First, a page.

Etymologically, Jerusalem means ‘the foundation of peace’. But Jerusalem, one of the oldest cities in the world, has seen enough wars and violence and more will be its lot in the future, too. Clashes since July 14 in the nearly 5,000-year-old city, considered sacred by Jews, Christians and Muslims, have raised fears of a Palestinian uprising or the third Intifada.
For Israel, a grassroots Palestinian uprising in the city will be a dampener of its diplomatic efforts to gain international recognition for its illegal annexation of Jerusalem and the Arab world’s support for its controversial Gaza plan. Israel has successfully kept the Palestinian issue out of the international radar since the Syrian civil war erupted in 2011. It has won new friends such as India, which was once a staunch supporter of the Palestinian cause. Any violent suppression of the Palestinian uprising would only kindle a new interest in the Palestinian problem which the international community has virtually abandoned.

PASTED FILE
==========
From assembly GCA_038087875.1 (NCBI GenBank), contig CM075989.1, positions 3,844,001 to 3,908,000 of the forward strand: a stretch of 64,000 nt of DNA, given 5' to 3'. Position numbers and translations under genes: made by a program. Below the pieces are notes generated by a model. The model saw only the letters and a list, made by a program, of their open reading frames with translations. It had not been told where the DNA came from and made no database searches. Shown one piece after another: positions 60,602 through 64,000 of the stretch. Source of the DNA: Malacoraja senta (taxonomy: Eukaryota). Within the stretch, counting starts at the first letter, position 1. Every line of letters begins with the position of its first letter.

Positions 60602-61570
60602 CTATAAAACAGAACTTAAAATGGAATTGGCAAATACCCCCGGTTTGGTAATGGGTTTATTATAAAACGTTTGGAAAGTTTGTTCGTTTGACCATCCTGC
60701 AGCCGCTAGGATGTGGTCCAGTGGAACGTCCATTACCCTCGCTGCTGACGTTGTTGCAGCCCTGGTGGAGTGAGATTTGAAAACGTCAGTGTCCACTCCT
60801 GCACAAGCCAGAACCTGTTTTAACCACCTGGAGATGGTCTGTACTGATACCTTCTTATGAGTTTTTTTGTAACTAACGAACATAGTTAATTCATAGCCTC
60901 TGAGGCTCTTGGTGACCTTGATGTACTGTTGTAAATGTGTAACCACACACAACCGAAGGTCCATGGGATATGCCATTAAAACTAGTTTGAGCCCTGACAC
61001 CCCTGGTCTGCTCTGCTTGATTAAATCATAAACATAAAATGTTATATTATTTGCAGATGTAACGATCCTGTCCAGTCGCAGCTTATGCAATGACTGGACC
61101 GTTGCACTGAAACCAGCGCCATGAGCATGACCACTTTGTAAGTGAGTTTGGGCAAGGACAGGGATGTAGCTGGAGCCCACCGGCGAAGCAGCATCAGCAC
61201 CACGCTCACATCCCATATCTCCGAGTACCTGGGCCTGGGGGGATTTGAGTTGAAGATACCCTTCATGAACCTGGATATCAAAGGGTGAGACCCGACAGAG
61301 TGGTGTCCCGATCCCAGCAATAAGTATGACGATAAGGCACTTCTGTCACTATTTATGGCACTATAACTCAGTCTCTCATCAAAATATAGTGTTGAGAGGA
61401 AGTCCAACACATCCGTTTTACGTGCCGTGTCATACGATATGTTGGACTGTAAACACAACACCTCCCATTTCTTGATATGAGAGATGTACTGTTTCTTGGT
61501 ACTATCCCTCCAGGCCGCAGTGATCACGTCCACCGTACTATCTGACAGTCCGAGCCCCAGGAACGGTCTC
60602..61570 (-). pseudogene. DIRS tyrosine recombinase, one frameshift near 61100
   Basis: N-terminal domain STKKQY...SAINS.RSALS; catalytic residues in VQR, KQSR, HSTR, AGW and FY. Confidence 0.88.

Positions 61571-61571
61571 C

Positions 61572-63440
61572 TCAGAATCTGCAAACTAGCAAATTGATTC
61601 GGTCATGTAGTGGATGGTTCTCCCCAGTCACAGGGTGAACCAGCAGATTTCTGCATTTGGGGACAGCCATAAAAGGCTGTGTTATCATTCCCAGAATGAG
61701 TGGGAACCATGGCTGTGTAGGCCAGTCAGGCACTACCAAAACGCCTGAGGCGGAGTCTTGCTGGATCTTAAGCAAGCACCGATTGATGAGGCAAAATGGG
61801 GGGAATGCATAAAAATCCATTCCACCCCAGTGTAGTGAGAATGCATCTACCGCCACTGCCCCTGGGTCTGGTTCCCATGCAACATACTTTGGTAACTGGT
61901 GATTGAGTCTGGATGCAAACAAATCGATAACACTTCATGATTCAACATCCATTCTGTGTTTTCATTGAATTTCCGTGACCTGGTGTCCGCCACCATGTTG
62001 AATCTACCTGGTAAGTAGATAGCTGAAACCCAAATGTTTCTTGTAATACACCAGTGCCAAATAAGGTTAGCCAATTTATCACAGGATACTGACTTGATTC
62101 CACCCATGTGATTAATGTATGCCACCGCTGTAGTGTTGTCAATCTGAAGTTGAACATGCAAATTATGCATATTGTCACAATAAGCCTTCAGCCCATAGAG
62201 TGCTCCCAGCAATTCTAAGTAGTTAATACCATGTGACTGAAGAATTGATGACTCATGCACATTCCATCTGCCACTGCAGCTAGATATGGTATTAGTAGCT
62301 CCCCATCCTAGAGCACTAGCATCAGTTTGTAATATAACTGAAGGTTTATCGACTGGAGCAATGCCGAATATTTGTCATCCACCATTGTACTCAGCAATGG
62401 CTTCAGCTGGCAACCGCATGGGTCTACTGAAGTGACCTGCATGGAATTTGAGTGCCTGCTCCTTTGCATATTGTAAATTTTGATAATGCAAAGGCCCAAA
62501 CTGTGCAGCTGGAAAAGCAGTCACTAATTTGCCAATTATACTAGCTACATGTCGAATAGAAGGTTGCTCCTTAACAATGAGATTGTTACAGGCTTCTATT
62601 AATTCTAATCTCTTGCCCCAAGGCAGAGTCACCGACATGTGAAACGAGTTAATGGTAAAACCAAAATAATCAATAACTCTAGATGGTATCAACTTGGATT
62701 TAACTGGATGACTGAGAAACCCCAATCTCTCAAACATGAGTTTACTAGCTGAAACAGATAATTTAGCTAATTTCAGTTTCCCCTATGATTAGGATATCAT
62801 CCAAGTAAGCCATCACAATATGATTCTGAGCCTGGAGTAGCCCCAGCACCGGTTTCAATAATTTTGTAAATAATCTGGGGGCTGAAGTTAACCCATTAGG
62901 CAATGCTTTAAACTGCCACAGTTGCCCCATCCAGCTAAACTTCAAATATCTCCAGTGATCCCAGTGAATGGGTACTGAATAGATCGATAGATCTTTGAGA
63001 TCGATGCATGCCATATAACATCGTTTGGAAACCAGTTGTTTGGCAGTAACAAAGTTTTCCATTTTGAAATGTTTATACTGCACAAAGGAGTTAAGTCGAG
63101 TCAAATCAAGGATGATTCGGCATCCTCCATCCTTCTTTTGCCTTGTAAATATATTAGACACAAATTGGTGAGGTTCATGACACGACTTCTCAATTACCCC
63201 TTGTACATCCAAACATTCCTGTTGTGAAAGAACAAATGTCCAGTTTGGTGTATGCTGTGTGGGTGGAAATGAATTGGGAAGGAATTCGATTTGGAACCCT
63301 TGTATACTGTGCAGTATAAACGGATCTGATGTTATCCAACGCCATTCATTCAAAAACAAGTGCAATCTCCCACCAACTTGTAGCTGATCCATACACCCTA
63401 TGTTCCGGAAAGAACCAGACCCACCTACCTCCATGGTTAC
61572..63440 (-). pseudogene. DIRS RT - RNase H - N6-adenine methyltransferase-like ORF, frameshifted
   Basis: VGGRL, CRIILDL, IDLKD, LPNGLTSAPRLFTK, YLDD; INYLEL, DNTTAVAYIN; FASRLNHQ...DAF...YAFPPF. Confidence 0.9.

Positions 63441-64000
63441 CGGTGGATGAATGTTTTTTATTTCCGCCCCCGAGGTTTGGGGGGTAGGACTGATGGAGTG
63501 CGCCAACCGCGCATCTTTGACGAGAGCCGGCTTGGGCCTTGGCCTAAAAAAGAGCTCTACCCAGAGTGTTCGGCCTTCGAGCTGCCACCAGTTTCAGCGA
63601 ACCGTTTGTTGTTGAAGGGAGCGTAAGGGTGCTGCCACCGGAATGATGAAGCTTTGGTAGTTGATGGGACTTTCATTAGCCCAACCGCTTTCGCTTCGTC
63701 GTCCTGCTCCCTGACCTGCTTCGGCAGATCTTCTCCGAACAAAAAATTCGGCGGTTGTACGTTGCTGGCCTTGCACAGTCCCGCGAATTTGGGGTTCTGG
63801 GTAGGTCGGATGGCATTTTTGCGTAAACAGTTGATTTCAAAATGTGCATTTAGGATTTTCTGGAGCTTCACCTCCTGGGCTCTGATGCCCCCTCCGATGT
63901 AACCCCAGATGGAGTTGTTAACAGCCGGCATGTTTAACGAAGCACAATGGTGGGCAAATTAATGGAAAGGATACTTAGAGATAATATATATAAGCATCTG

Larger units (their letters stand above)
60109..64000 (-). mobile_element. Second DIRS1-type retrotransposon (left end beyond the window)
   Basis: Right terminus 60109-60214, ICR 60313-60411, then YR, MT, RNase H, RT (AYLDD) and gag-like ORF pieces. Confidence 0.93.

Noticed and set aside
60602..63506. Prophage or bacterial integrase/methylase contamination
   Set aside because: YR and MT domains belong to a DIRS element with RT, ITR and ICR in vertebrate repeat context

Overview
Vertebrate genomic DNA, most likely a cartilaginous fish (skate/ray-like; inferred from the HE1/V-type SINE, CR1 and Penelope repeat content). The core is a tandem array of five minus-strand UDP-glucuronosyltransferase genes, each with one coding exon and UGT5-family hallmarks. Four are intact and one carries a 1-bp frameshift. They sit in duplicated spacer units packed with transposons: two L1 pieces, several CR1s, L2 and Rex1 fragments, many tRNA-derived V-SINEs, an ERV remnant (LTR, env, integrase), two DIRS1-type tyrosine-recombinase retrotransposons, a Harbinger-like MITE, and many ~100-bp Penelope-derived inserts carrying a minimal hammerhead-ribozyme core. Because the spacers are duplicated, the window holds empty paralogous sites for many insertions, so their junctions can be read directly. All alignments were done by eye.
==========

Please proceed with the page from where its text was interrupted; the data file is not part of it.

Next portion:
Early signs indicated that the third Intifada, if it had taken off the ground, would have made the previous two – in 1987 and 2000 — appear non-events because it would be driven by people’s power and would have the potential to spread to the rest of the Arab and Islamic world. This is because the issue involved the Aqsa mosque. The world’s 1.7 billion Muslims regard this mosque as the third holiest place of worship after the two mosques in Makkah and Madina.
Besides, Jerusalem also receives the Muslims’ respect because it was their first Qiblah
A Palestinian protester told al-Jazeera television: “We are under occupation and al-Aqsa Mosque is a red-line to everyone in Jerusalem — actually, to everyone in Palestine, and all over the Muslim world — but much more for the people of [Jerusalem]. It’s dearer than their own lives.”